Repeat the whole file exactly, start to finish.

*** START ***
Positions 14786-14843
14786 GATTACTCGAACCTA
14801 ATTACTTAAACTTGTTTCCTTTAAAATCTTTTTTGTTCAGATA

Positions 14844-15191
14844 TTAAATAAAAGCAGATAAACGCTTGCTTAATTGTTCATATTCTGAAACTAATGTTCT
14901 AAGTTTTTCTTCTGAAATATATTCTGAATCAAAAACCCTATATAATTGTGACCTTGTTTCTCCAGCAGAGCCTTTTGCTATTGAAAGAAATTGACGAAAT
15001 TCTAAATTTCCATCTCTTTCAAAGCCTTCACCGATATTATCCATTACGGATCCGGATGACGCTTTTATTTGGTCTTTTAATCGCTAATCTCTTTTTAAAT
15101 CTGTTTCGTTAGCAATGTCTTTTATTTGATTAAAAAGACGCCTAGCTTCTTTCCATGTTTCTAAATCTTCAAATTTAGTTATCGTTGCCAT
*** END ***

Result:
Positions 14786-14843
14786 GATTACTCGAACCTA
14801 ATTACTTAAACTTGTTTCCTTTAAAATCTTTTTTGTTCAGATA

Positions 14844-15191
14844 TTAAATAAAAGCAGATAAACGCTTGCTTAATTGTTCATATTCTGAAACTAATGTTCT
14901 AAGTTTTTCTTCTGAAATATATTCTGAATCAAAAACCCTATATAATTGTGACCTTGTTTCTCCAGCAGAGCCTTTTGCTATTGAAAGAAATTGACGAAAT
15001 TCTAAATTTCCATCTCTTTCAAAGCCTTCACCGATATTATCCATTACGGATCCGGATGACGCTTTTATTTGGTCTTTTAATCGCTAATCTCTTTTTAAAT
15101 CTGTTTCGTTAGCAATGTCTTTTATTTGATTAAAAAGACGCCTAGCTTCTTTCCATGTTTCTAAATCTTCAAATTTAGTTATCGTTGCCAT